Legit Peer-to-Peer File Swaps
The Buzz: A little startup is about to make a huge splash, introducing a legal and music-industry-blessed file-swapping service. Peer Impact breaks from the gate with a massive catalog, courtesy of the major labels (Sony BMG, Universal, and Warner; at press time, an EMI agreement was being negotiated), with plans for video, animation, and games in the works. Tunes come with a license and a key, and the system's BitTorrent-like mesh architecture breaks files into packets that can be downloaded from multiple sources and reassembled on your PC. Pricing is the usual 99 cents per song, but users get discounts for sharing bandwidth and acting as content hosts.
Bottom Line: Finally! A P-to-P model that both the suits and the geeks of the world can love. This is going to be big.
Flashy Lightning From Mozilla
The Buzz: The org that brought you the lean-and-mean Firefox browser is working to integrate calendaring into its open-source Thunderbird e-mail app. When it's complete, Mozilla's Lightning project will support the same kind of tightly coupled scheduling that Microsoft Outlook users currently enjoy. A working cross-platform prototype (for Windows, Mac, and Linux) should become available at Mozilla.org sometime in the middle of the year.
Bottom Line: On the record, Mozilla developers are adamant that Lightning doesn't target Microsoft Outlook. I've also heard them insist that the Easter Bunny is real.
Travel Search Takes Off
The Buzz: Online travel agencies are so 2004. The next big thing: travel search engines. Unlike Expedia, Orbitz, and Travelocity--which maintain arrangements (and sometimes even exclusive deals) with particular airlines, hotel chains, and the like--these dedicated search engines spider a vast array of Web sites to direct you to hot deals. That means you'll receive listings for JetBlue, for instance, or an independent hotel that would not show up at Orbitz et al. Another key difference from the big three: Such search engines don't handle booking; they simply query and point.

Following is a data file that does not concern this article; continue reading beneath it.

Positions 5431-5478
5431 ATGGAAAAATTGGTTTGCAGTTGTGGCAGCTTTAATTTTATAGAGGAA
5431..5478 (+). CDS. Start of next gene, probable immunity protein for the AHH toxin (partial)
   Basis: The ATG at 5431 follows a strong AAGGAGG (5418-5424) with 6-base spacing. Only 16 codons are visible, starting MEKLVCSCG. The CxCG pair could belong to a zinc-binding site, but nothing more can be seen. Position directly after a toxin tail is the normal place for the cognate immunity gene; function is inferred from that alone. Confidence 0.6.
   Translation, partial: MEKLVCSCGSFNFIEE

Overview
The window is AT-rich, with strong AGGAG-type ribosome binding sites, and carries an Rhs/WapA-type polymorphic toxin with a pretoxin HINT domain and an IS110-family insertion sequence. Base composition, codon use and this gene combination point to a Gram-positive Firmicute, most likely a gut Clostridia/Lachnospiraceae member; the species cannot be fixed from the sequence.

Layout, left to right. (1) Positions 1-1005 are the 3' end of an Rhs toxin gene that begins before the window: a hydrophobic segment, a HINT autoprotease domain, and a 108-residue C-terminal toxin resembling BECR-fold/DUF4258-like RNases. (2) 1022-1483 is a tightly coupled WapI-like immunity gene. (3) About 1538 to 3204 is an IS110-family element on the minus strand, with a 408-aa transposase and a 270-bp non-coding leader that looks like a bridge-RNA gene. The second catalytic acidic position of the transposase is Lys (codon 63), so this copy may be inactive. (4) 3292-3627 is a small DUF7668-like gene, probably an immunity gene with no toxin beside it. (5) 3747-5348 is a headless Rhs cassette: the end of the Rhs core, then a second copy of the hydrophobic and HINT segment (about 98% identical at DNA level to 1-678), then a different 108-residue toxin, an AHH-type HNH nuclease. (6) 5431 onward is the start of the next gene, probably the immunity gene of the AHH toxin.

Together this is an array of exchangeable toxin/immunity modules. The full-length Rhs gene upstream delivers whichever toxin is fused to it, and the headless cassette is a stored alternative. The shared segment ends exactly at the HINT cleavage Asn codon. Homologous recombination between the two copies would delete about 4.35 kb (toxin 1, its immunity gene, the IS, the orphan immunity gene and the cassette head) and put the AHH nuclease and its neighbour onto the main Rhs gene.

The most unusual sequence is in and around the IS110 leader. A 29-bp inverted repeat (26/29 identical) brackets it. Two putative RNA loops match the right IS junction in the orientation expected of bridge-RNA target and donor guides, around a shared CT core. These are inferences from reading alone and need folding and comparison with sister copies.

Bottom Line: From veteran Sidestep to Cheapflights , Mobissimo , Kayak , Qixo , Yahoo's FareChase , and others, the field is more crowded than JFK Airport on the day before Thanksgiving. Now all we need is a specialized search site we can use to help locate all of the travel search engines.
Future Tech: Faster Cell-Phone Data
Even as third-generation wireless technologies finally take root in the United States, telecom bigwigs are planning the mobile phone standard's next major upgrade. Dubbed Super 3G, the proposed spec promises data transfer speeds ten times faster than today's 3G services can deliver. Currently under hush-hush development by a consortium of Cingular, NEC, NTT DoCoMo, Siemens, and others, Super 3G could accelerate demand for high-speed video, interactive gaming, and the like. The initial development is expected to be completed in 2007; the target deployment date is 2009. Given the original 3G spec's infamous delays, anyone who took 2015 in the office pool is looking pretty good.
1. Ultracompact storage. Seagate's USB 2.0 Pocket Drive stores 5GB in an ultrastylish, 2-inch-plus-diameter hockey puck shell for $160.
2. Memeorandum.com. Fresh news on the hour, plus thoughtful links to related blogs and other online commentary.
3. TiVoToGo. This long-anticipated upgrade for Series2 TiVos permits you to copy content to your computer over a network.
4. Sub-$500 Mac. A basic, monitorless Apple box (256MB of RAM, a 1.25-GHz PowerPC G4 processor, and a 40GB to 80GB hard drive) could lure Windows users, many of them already dizzy with love for their IPods.
5. Itunes Store Alerts. TunesTracker , a free Web site, will e-mail you when new music you like hits the ITunes Music Store.